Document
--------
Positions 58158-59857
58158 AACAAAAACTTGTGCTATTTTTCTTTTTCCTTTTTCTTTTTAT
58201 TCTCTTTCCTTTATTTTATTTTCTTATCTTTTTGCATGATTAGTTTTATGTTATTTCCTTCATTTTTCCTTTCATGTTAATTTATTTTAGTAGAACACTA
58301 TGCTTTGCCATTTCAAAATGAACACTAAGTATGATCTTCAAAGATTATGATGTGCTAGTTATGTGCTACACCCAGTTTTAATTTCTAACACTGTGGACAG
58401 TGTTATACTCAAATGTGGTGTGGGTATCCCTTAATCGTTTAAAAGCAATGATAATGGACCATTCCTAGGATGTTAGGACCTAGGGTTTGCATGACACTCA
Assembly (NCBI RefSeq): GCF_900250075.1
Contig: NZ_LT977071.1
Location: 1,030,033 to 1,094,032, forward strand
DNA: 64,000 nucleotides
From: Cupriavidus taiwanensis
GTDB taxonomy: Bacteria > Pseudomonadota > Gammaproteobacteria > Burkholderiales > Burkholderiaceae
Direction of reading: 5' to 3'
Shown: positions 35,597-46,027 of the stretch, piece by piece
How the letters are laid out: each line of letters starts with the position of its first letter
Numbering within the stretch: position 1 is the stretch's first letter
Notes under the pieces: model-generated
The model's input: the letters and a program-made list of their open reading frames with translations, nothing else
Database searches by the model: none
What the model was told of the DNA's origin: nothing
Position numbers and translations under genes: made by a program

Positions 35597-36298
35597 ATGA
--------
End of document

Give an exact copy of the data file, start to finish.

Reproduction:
Positions 58158-59857
58158 AACAAAAACTTGTGCTATTTTTCTTTTTCCTTTTTCTTTTTAT
58201 TCTCTTTCCTTTATTTTATTTTCTTATCTTTTTGCATGATTAGTTTTATGTTATTTCCTTCATTTTTCCTTTCATGTTAATTTATTTTAGTAGAACACTA
58301 TGCTTTGCCATTTCAAAATGAACACTAAGTATGATCTTCAAAGATTATGATGTGCTAGTTATGTGCTACACCCAGTTTTAATTTCTAACACTGTGGACAG
58401 TGTTATACTCAAATGTGGTGTGGGTATCCCTTAATCGTTTAAAAGCAATGATAATGGACCATTCCTAGGATGTTAGGACCTAGGGTTTGCATGACACTCA
Assembly (NCBI RefSeq): GCF_900250075.1
Contig: NZ_LT977071.1
Location: 1,030,033 to 1,094,032, forward strand
DNA: 64,000 nucleotides
From: Cupriavidus taiwanensis
GTDB taxonomy: Bacteria > Pseudomonadota > Gammaproteobacteria > Burkholderiales > Burkholderiaceae
Direction of reading: 5' to 3'
Shown: positions 35,597-46,027 of the stretch, piece by piece
How the letters are laid out: each line of letters starts with the position of its first letter
Numbering within the stretch: position 1 is the stretch's first letter
Notes under the pieces: model-generated
The model's input: the letters and a program-made list of their open reading frames with translations, nothing else
Database searches by the model: none
What the model was told of the DNA's origin: nothing
Position numbers and translations under genes: made by a program

Positions 35597-36298
35597 ATGA